Control of Breathing

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Basic Control

    Back in the nervous system webpages (on the brain), you learned about the respiratory center found in the medulla and pons.   Remember?  The medulla contains the main region for respiration-- the region responsible for causing the normal, resting inspiration.  This region is called the dorsal respiratory group.  If you think about it, the most basic need in respiration to merely survive is the ability to inhale a normal breath.  Once inspiration has occurred, expiration can happen passively.  In this manner, we can obtain our tidal volume of air simply by getting inspiration to occur.

    The dorsal respiratory group cycles through activity.  When active, its neurons are firing in bursts that cause the contraction of inspiratory musculature.  When it stops being active, those muscles can relax, and expiration occurs.

    The ventral respiratory group is only active when you need to breathe more actively.  For example, when you are talking and forcing air out, you are using your ventral respiratory group.  Forced expiration requires the ventral respiratory group.  Your book tells you that the term "medullary rhythmicity area" is used to describe the dorsal and ventral respiratory groups; I don't care if you know that one term, just that you do know the dorsal and ventral respiratory groups and what they do.

    Another important area of the respiratory center is the pneumotaxic area.  This area is in the pons and is important for regulating the amount of air one takes in with each breath.  You see, if you could examine the activity of the dorsal respiratory group in total isolation, you would see that its rhythmic bursts of activity are of constant duration and at a constant interval.  But you know that we don't breathe that way; we don't have a totally steady breathing rate-- it is always adjusting to our situation.  Yet, the inspiratory musculature is controlled by the dorsal respiratory group.  So, this is where the pneumotaxic area comes into play.  The pneumotaxic area alters the bursting pattern of the dorsal respiratory group.  When we find ourselves needing to breath faster, the pneumotaxic area tells the dorsal respiratory group to speed it up.  And when we need to take longer breaths, the pneumotaxic area tells the dorsal respiratory group to prolong its bursts.   All the information from the body that needs to feed into the control of our breathing converges in the pneumotaxic area, so that it can properly adjust our breathing.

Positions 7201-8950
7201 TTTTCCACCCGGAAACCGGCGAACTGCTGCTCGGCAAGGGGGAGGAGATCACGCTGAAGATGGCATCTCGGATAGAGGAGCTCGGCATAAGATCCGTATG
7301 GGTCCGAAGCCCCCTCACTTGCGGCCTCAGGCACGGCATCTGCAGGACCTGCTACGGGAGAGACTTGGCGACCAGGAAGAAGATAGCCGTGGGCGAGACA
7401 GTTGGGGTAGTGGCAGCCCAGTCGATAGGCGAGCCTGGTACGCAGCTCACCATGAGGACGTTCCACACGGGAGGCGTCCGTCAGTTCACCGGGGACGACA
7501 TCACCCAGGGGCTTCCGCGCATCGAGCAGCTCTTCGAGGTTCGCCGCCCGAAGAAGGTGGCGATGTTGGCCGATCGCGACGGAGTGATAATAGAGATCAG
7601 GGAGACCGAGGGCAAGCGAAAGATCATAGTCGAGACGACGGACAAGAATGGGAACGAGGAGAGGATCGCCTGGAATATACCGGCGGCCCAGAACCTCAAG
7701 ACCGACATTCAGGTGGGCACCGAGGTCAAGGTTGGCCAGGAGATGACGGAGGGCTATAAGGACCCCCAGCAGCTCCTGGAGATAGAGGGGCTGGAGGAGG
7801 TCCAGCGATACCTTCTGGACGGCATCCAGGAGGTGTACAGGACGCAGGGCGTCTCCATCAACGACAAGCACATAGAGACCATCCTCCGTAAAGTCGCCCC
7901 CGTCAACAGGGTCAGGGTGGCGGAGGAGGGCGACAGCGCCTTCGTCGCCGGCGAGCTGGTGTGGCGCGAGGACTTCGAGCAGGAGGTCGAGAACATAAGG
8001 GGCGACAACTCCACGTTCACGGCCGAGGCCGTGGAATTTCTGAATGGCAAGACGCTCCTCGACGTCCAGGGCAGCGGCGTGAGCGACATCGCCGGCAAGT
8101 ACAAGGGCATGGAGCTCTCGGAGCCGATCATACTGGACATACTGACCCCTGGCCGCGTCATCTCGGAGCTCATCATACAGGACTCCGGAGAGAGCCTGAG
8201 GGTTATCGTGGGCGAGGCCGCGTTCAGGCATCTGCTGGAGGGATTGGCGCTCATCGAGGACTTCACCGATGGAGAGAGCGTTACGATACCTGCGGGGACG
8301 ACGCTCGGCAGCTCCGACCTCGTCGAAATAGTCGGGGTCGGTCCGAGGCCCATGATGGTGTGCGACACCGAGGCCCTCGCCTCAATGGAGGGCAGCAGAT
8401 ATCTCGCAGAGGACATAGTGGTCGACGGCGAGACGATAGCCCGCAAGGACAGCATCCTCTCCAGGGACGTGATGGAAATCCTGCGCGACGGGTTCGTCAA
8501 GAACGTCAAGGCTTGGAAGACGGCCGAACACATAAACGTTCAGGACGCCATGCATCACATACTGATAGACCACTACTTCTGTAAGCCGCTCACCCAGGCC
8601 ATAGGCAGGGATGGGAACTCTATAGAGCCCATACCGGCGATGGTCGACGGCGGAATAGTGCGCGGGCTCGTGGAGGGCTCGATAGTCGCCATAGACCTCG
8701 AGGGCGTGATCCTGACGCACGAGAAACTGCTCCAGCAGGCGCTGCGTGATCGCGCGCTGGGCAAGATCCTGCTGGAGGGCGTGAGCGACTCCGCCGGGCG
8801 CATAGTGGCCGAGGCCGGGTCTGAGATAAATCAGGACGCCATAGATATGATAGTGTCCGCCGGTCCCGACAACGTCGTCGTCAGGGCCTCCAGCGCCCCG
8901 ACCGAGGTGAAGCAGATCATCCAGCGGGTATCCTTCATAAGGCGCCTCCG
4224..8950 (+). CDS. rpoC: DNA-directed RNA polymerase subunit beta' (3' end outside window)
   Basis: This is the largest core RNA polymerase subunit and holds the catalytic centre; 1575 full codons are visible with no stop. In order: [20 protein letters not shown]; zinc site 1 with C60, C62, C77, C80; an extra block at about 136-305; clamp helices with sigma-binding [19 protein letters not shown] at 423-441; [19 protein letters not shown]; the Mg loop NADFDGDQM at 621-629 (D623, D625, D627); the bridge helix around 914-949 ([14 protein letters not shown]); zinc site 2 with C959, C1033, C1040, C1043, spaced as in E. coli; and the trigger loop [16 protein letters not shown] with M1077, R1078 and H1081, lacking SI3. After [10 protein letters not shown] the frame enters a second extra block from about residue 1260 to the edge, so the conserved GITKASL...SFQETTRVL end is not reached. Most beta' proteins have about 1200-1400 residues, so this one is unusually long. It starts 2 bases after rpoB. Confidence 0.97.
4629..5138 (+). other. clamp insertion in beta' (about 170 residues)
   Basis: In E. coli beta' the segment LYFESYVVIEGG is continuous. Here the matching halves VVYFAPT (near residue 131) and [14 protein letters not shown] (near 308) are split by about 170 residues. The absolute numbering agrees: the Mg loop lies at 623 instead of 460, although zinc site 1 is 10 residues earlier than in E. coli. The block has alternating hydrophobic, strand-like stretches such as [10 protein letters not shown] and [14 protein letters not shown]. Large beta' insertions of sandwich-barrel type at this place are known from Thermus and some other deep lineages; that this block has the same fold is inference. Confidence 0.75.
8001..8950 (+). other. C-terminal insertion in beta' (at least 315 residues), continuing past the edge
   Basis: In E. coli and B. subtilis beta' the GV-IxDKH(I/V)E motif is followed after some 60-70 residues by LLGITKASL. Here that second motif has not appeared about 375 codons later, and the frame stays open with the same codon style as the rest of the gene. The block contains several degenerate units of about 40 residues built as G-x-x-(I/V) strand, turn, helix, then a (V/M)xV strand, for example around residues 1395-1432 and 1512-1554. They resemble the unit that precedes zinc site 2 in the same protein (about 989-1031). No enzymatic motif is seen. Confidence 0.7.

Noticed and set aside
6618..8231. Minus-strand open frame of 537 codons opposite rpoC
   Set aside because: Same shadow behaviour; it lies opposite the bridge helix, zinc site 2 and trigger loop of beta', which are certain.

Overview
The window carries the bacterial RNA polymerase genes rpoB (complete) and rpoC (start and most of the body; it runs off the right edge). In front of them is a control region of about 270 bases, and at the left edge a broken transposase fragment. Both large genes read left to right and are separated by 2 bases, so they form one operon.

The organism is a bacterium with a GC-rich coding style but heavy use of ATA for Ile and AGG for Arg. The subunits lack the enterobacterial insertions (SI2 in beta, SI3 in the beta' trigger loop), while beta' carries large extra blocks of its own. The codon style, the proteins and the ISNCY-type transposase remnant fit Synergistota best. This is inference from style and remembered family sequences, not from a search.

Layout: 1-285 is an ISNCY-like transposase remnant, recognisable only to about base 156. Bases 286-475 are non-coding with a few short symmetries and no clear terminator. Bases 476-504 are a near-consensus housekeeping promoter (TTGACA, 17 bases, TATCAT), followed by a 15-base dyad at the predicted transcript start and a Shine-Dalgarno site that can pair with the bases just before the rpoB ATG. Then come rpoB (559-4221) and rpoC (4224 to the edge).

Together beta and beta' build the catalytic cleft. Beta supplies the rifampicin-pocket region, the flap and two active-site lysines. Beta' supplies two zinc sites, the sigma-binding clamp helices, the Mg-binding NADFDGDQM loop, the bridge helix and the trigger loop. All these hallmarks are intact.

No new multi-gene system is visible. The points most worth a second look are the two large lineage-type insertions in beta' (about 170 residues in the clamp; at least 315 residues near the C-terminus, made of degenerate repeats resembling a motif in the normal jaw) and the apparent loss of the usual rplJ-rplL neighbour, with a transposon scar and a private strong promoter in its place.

Dynamic Control

    Minute by minute we have to be able to alter the amount of air we breathe.  For example, if I get up and walk across the room, I need to get more than my tidal volume of air.  If I continue to move around by exercising for a while, I need a lot more air.  Then, when I return into a resting state (not even moving my fingers on the keyboard!), less air is needed again.  How can we control how much air we need all the time?  (In other words, what tells the pneumotaxic area what it needs to tell the dorsal respiratory group?)

bulletcentral chemoreceptors in chemosensitive areas
    These areas are found in the brainstem, and contain neurons within them, central chemoreceptors, that detect changes in our carbon dioxide levels.  The way they do this is somewhat indirect.  You see, if our carbon dioxide levels rise, that means that we have to increase our breathing rate, getting rid of the carbon dioxide and taking in more oxygen.  You learned that carbon dioxide does not tend to remain CO2 in water.  Instead, it changes into a bicarbonate ion, producing hydrogen ions as a byproduct of this conversion.
    Well, in blood when carbon dioxide is converted into bicarbonate ions, the hydrogen ions are not a problem because they immediately associate with hemoglobin (the globins act to buffer the hydrogen ions).  However, in the brain, in the chemosensitive areas, there is no hemoglobin.  The cerebrospinal fluid of the brain does not have proteins to buffer the hydrogen ions.  So when levels of CO2 in the brain begin to increase, much of it is converted into bicarbonate ions and hydrogen ions.  The central chemoreceptors are sensitive to hydrogen ion levels.  So they indirectly recognize the increase in carbon dioxide levels.
bulletperipheral chemoreceptors in carotid and aortic bodies
    These are not quite as important as the central chemoreceptors.   Where the common carotid artery branches into the internal and external carotid arteries, there is a small swelling.  This swelling is the carotid sinus, and it contains regions called carotid bodies within it.  The aorta contains regions called aortic bodies within it.  These regions contain our peripheral chemoreceptors, which detect oxygen levels directly.  Exactly how these neurons can be sensitive to oxygen isn't the issue here, but instead, it is interesting to note that these neurons can only detect large decreases in oxygen levels... so they are only activated when oxygen levels drop to very low, life-threatening levels.
bulletinflation reflex
   This reflex, like most, is a type of negative feedback.  You don't want your lungs to inflate beyond their maximum!  The alveoli would explode!  So, as your lungs expand, there are sensory neurons that detect lung stretching; your book calls these neurons stretch receptors, but they are not at all like the stretch receptors in muscle-- OK?  We'll call these neurons sensory neurons that detect stretch.  Anyway, the more these neurons are active, the more they feed into the pneumotaxic area and tell it to end this round of inspiration.  That prevents our lungs from ever overinflating.
 

2011 STCC Foundation Press
written by Dawn A. Tamarkin, Ph.D.